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Keyword: dendrochronology

Nondestructive age estimation of mountain big sagebrush (Artemisia tridentata ssp. vaseyana) using morphological characteristics

Publications Posted on: September 14, 2019
Current methods for determining plant age of shrub species require destructive sampling and annual growth ring analysis on the primary stem. Although individual plant ages can frequently be determined in this manner, the method is time consuming and of limited value for plants that have lost stem wood from stem splitting and rot.

Identifying old trees to inform ecological restoration in montane forests of the central Rocky Mountains, USA

Publications Posted on: April 05, 2019
Old trees (defined here as ≥150 years old) can be rare in many forests because of past timber harvest, uncharacteristically severe wildfires, and - increasingly - climate change. Old trees provide unique structural, ecological, scientific, and aesthetic values missing in forests containing only younger trees.

A multi-century history of fire regimes along a transect of mixed-conifer forests in central Oregon, U.S.A

Publications Posted on: December 14, 2018
Dry mixed-conifer forests are widespread in the interior Pacific Northwest, but their historical fire regimes are poorly characterized, in particular the relative mix of low- and high-severity fire. We reconstructed a multi-century history of fire from tree rings in dry mixed-conifer forests in central Oregon. These forests are dominated by ponderosa pine (Pinus ponderosa Lawson & C.

Climatic drivers of ponderosa pine growth in central Idaho

Publications Posted on: December 04, 2018
Despite the widespread use of ponderosa pine as an important hydroclimate proxy, we actually understand very little about its climate response in the Northern Rockies. Here, we analyze two new ponderosa pine chronologies to investigate how climate influences annual growth.

When tree rings go global: Challenges and opportunities for retro- and prospective insight

Publications Posted on: December 04, 2018
The demand for large-scale and long-term information on tree growth is increasing rapidly as environmental change research strives to quantify and forecast the impacts of continued warming on forest ecosystems. This demand, combined with the now quasi-global availability of tree-ring observations, has inspired researchers to compile large tree-ring networks to address continental or even global-scale research questions.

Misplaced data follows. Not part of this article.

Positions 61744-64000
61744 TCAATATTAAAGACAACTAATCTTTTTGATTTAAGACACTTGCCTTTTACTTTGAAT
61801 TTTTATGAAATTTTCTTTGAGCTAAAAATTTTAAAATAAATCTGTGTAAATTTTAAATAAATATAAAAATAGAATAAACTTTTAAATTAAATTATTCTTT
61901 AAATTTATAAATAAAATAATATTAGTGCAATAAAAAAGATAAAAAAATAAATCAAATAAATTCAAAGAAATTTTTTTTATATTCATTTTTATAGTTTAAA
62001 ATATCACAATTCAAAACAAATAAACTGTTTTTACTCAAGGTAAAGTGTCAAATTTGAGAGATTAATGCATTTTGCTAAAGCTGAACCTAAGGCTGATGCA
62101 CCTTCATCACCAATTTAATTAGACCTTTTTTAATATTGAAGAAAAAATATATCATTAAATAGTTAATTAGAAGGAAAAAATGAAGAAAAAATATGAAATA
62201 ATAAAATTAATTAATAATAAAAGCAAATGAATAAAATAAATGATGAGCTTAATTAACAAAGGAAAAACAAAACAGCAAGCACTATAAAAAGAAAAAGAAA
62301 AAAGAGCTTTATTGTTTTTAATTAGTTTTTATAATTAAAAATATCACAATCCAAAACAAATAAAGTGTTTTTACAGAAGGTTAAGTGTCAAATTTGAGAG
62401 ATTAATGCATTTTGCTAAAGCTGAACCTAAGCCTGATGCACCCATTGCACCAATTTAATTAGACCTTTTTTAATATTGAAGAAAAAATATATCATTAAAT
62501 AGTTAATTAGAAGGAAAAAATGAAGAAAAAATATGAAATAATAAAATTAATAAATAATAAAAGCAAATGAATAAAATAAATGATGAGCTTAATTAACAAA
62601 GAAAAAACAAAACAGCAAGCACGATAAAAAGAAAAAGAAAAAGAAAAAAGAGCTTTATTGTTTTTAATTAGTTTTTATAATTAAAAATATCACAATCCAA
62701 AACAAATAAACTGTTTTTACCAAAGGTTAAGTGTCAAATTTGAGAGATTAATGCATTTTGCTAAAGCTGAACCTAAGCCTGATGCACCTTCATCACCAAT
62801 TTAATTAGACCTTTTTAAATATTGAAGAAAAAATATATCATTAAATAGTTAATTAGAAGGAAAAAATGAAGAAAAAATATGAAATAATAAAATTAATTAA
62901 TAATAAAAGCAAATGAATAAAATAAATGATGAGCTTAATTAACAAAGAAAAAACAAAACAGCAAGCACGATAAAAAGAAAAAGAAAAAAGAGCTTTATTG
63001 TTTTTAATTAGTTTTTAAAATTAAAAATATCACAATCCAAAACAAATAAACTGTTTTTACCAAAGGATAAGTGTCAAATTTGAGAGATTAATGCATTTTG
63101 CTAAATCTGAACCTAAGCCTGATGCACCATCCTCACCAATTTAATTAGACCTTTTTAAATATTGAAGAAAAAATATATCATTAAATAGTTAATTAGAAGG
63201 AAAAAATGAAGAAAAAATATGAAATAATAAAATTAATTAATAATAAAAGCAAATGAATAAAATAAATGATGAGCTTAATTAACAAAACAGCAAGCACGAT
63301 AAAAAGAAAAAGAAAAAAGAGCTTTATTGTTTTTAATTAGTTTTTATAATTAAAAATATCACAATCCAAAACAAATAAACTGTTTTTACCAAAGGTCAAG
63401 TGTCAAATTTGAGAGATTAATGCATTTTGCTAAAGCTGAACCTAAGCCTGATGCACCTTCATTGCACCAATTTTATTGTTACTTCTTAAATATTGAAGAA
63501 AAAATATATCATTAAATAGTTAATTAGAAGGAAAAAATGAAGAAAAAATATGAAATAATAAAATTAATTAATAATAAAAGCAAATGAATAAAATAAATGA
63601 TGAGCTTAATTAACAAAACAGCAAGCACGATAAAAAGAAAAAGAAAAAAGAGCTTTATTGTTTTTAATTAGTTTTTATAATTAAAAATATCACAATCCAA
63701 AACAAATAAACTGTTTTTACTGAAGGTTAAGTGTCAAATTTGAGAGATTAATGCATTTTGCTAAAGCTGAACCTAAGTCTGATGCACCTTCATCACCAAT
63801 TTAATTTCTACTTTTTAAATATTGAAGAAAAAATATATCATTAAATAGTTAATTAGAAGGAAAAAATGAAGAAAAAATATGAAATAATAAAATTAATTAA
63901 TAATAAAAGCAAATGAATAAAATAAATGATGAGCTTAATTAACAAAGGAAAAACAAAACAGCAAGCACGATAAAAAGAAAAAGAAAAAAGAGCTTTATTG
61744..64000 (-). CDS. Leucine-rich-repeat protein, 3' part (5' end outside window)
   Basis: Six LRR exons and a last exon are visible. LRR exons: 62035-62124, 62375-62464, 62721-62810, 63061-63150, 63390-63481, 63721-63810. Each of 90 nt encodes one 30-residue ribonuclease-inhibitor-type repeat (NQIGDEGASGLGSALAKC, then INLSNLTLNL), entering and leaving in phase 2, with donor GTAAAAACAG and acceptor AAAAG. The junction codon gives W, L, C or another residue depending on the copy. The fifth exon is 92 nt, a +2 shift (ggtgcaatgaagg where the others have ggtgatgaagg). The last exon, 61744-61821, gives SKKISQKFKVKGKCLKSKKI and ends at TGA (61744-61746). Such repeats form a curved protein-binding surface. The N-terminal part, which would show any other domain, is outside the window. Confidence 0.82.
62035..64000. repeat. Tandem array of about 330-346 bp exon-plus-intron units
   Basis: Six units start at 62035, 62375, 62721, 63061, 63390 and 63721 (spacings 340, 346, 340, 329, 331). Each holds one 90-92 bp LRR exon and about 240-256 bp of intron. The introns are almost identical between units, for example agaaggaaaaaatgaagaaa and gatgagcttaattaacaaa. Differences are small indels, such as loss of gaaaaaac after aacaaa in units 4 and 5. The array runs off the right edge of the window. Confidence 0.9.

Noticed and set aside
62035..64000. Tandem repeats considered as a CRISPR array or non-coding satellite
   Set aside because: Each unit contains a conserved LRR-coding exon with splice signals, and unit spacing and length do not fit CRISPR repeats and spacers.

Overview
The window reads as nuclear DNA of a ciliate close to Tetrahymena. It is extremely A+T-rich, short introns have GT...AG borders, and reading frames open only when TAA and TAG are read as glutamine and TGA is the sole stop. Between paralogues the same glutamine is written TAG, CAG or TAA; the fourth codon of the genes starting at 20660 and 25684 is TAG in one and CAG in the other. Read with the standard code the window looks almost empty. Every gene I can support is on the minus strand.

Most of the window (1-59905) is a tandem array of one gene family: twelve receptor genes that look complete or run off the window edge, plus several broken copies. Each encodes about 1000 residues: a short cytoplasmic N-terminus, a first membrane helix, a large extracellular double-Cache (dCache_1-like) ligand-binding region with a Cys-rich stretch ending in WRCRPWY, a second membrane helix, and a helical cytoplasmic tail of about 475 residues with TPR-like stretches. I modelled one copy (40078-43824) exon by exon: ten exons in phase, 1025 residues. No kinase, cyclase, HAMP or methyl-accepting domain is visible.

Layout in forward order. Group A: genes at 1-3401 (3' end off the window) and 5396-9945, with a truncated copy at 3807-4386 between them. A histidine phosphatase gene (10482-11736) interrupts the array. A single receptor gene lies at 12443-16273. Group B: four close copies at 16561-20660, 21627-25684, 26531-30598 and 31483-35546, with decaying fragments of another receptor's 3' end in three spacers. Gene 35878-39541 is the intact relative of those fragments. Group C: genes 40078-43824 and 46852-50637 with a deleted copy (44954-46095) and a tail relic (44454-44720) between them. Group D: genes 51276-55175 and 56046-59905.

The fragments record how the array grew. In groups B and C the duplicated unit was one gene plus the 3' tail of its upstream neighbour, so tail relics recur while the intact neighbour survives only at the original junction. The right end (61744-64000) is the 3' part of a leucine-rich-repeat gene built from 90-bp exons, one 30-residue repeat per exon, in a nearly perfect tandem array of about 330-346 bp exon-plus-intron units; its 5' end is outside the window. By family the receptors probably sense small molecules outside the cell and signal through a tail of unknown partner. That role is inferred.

Looking Into the Past: How Reconstructing Historical Forest Conditions Can Help Future Restoration Efforts

Documents and Media Posted on: November 14, 2018
This Science You Can Use in 5 Minutes looks at ponderosa-dominating forests and how looking at historical structures helps restore these forests. Document Type: Other Documents

Condition of live fire-scarred ponderosa pine twenty-one years after removing partial cross-sections

Publications Posted on: October 05, 2018
Concern over the effects of removing fire-scarred partial cross-sections may limit sampling of live ponderosa pine to reconstruct fire history. We report mortality rates for ponderosa pine trees 20 to 21 years after removing fire-scarred partial cross-sections to reconstruct fire history.

Changes in forest structure since 1860 in ponderosa pine dominated forests in the Colorado and Wyoming Front Range, USA

Publications Posted on: April 23, 2018
Management practices since the late 19th century, including fire exclusion and harvesting, have altered the structure of ponderosa pine (Pinus ponderosa Douglas ex P. Lawson & C. Lawson) dominated forests across the western United States. These structural changes have the potential to contribute to uncharacteristic wildfire behavior and effects.

Fire and fuel treatments increase tree resistance to bark beetles

Science Spotlights Posted on: April 10, 2018
The frequency of fire in low-elevation coniferous forests in western North America has greatly declined since the late 1800s. In many areas, this has increased tree density, increased the proportion of shade-tolerant species, reduced resource availability, and increased forest susceptibility to forest insect pests and high-severity wildfire. This study investigated how low-intensity fire affects tree defenses and whether fuel treatments impact resistance to a mountain pine beetle outbreak.

Paleo-event data standards for dendrochronology

Publications Posted on: April 03, 2018
Extreme environmental events, such as storm winds, landslides, insect infestations, and wildfire, cause loss of life, resources, and human infrastructure. Disaster riskreduction analysis can be improved with information about past frequency, intensity, and spatial patterns of extreme events.

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